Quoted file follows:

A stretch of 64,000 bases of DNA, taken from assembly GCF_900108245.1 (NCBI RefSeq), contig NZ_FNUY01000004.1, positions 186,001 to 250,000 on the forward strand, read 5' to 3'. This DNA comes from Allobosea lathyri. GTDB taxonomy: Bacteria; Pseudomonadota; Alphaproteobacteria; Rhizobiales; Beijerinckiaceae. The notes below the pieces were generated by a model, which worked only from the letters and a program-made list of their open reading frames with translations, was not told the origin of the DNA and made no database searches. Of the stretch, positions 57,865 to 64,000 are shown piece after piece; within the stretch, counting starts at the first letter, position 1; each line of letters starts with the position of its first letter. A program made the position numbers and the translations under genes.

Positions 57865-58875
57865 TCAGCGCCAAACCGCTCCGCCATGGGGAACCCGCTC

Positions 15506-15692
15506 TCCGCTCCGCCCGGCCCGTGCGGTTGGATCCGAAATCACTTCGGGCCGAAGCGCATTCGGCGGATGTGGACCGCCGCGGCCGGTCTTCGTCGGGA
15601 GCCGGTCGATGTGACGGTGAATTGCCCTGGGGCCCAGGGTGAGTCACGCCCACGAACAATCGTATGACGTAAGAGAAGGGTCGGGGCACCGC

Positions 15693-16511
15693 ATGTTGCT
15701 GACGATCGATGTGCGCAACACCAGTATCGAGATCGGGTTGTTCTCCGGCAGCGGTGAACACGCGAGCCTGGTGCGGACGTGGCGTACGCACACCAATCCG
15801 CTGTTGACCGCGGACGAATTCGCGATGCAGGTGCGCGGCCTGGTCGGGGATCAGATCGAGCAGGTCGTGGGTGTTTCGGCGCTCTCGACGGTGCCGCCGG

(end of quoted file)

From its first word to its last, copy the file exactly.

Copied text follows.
A stretch of 64,000 bases of DNA, taken from assembly GCF_900108245.1 (NCBI RefSeq), contig NZ_FNUY01000004.1, positions 186,001 to 250,000 on the forward strand, read 5' to 3'. This DNA comes from Allobosea lathyri. GTDB taxonomy: Bacteria; Pseudomonadota; Alphaproteobacteria; Rhizobiales; Beijerinckiaceae. The notes below the pieces were generated by a model, which worked only from the letters and a program-made list of their open reading frames with translations, was not told the origin of the DNA and made no database searches. Of the stretch, positions 57,865 to 64,000 are shown piece after piece; within the stretch, counting starts at the first letter, position 1; each line of letters starts with the position of its first letter. A program made the position numbers and the translations under genes.

Positions 57865-58875
57865 TCAGCGCCAAACCGCTCCGCCATGGGGAACCCGCTC

Positions 15506-15692
15506 TCCGCTCCGCCCGGCCCGTGCGGTTGGATCCGAAATCACTTCGGGCCGAAGCGCATTCGGCGGATGTGGACCGCCGCGGCCGGTCTTCGTCGGGA
15601 GCCGGTCGATGTGACGGTGAATTGCCCTGGGGCCCAGGGTGAGTCACGCCCACGAACAATCGTATGACGTAAGAGAAGGGTCGGGGCACCGC

Positions 15693-16511
15693 ATGTTGCT
15701 GACGATCGATGTGCGCAACACCAGTATCGAGATCGGGTTGTTCTCCGGCAGCGGTGAACACGCGAGCCTGGTGCGGACGTGGCGTACGCACACCAATCCG
15801 CTGTTGACCGCGGACGAATTCGCGATGCAGGTGCGCGGCCTGGTCGGGGATCAGATCGAGCAGGTCGTGGGTGTTTCGGCGCTCTCGACGGTGCCGCCGG